Watch Out for Winter

If freezing temperatures are in the forecast, it's time to winterize your irrigation system. By removing water from the pipes, valves and sprinkler heads, contractors can protect systems from potentially serious damage in cold climates. If this isn't done, possible problems could include cracked valves, mains freezing and bursting, and back flows that cause damage. Anything that is pressurized can cause damage to the system if you don't winterize it.

There are three common winterization techniques: manual drain valve, automatic drain valve and a compressed air blowout. It is important to remember that no matter which method you choose to remove water from the irrigation system, controller protection is also critical to the winterization process. It's better to keep the controller plugged in and switched to the off position than unplugging it for the winter. If unplugged over the winter, some controllers might automatically engage once power is re-connected, which could cause problems if the system is not ready for operation.


To use this method, the irrigation system must be properly designed. Make sure the manual drain valve is installed at the lowest point on your system's mainline. You should install additional manual drain valves if your mainline has multiple low points where water may collect. A ball valve, gate valve, “stop and waste” valve or simple threaded pipe with a cap can provide drainage. It's important to make sure piping is properly sloped to drain. If the valve is outdoors, it should be installed over a “dry well” (underground pit filled with gravel) to drain water away from the piping. If the valve is installed indoors, make sure you can drain a volume of water without flooding or overflow.

To manually drain the valve, first turn off the sprinkler system mainline shut-off valve (A) (see Figure 1 on page C14). Then open one of the sprinkler system control valves, either manually or electronically from the controller, to relieve pressure on the sprinkler system mainline. Slowly open the manual drain valve (B) (see Figure 1 on page C14). Repeat this procedure for all manual drain valves on the sprinkler system mainline.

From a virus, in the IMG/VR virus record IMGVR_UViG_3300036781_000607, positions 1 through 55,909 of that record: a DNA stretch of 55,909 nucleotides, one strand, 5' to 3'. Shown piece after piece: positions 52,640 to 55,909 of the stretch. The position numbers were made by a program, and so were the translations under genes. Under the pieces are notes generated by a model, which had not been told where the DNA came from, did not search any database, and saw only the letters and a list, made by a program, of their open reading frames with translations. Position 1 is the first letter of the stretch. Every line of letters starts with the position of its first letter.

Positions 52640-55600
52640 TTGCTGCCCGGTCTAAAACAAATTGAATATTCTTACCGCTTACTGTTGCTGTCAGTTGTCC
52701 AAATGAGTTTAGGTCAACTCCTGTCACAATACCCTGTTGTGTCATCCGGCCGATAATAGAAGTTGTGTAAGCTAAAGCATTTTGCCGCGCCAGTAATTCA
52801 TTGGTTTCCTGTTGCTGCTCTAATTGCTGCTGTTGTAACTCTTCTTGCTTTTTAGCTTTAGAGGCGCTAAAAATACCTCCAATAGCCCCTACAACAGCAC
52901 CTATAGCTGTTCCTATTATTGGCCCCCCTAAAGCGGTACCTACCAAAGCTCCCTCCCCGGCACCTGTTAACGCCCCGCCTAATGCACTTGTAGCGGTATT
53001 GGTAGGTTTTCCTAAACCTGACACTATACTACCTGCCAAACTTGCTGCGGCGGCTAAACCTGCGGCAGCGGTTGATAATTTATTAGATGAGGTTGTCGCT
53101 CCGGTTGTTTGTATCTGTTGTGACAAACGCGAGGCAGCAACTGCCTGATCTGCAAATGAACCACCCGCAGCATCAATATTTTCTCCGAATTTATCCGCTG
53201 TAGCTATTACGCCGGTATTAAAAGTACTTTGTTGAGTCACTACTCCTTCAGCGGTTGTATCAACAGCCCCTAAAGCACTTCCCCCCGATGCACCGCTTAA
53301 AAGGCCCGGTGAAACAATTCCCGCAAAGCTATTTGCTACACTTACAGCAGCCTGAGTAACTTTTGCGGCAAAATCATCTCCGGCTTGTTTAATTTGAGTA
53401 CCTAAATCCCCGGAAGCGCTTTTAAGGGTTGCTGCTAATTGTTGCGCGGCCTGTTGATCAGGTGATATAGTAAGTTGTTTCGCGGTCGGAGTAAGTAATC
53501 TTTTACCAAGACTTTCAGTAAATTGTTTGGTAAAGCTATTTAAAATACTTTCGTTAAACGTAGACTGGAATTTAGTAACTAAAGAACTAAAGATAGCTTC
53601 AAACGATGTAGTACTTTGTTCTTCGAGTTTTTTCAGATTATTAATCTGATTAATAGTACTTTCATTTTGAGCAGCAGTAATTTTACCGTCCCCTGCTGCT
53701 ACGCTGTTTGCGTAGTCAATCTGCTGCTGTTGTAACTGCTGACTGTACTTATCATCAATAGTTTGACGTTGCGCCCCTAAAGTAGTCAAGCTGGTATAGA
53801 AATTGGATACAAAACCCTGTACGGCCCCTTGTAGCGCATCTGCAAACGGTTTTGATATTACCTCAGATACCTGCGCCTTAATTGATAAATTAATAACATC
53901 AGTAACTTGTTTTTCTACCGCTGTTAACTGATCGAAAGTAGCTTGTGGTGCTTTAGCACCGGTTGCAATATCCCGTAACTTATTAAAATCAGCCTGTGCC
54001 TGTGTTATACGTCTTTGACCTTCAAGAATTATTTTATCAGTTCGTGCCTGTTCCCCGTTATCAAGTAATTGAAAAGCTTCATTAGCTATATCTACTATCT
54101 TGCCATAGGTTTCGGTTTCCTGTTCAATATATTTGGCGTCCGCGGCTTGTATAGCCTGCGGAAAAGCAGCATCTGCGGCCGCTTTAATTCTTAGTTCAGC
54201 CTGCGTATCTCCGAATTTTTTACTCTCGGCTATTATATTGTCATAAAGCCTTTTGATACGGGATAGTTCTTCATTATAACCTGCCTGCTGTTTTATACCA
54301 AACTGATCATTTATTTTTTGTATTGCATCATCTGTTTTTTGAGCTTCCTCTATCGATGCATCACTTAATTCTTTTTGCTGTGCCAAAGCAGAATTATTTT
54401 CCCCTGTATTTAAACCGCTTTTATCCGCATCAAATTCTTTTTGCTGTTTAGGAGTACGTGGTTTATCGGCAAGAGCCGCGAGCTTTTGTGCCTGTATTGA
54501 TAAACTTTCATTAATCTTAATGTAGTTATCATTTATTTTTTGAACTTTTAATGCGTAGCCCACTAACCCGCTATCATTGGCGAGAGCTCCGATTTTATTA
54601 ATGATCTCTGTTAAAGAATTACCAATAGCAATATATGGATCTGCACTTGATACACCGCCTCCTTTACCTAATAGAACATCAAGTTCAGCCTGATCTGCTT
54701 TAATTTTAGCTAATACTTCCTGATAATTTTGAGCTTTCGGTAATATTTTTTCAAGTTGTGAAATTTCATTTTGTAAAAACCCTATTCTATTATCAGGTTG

The automatic drain valve is a spring-loaded device installed on sprinkler heads or lateral pipes. The drain valve opens every time the system is shut off and drains all water from the pipe. When the system is pressurized, water presses against the sealing mechanism, shutting the valve and allowing water to flow through the pipe and to the sprinklers.

Automatic drains should be installed after or downstream of the sprinkler control valves at the low points in the sprinkler lines. Usually one or two drains per line are adequate. The drain valves simply screw on using ½- or ¾-inch male pipe threads. Teflon tape wrapped two or three times around the connection ensures a proper seal. A small dry well directly beneath the drain assists with drainage for poorly draining soil.

Because automatic drain valves remove water every time you shut off the system, no manual intervention is required for this stage of winterizing. Simply check for excessive puddling on the soil surface, which may indicate that one of the drains has become stuck open during sprinkler operation. As with the manual method, draining or activating remote control valves from the controller does not remove water captured inside the valves. Valves must be disassembled to remove standing water (unless you winterize using blown compressed air).


Use extreme care when blowing out the system. Excessive pressure (above 50 psi) can damage valves or sprinkler pipes or can generate flying debris, causing physical injury to the operator. Never stand over irrigation pipes, sprinklers or valves during this process.

This method uses compressed air to clear water from the mainline pipe, sprinkler control valves, lateral pipes and sprinkler heads.

To obtain proper air volume, use a compressor capable of providing 10 to 25 cubic feet per minute (CFM) of air volume. It is important to rent or buy the right air compressor for the job. Some small shop compressors (2 hp) may not be adequate; however, air pressure must not exceed 50 pounds per square inch (psi) during the blowout procedure. Use a pressure-regulating valve to avoid over-pressurization. Air volume should be high and air pressure should be low to minimize the potential for damage.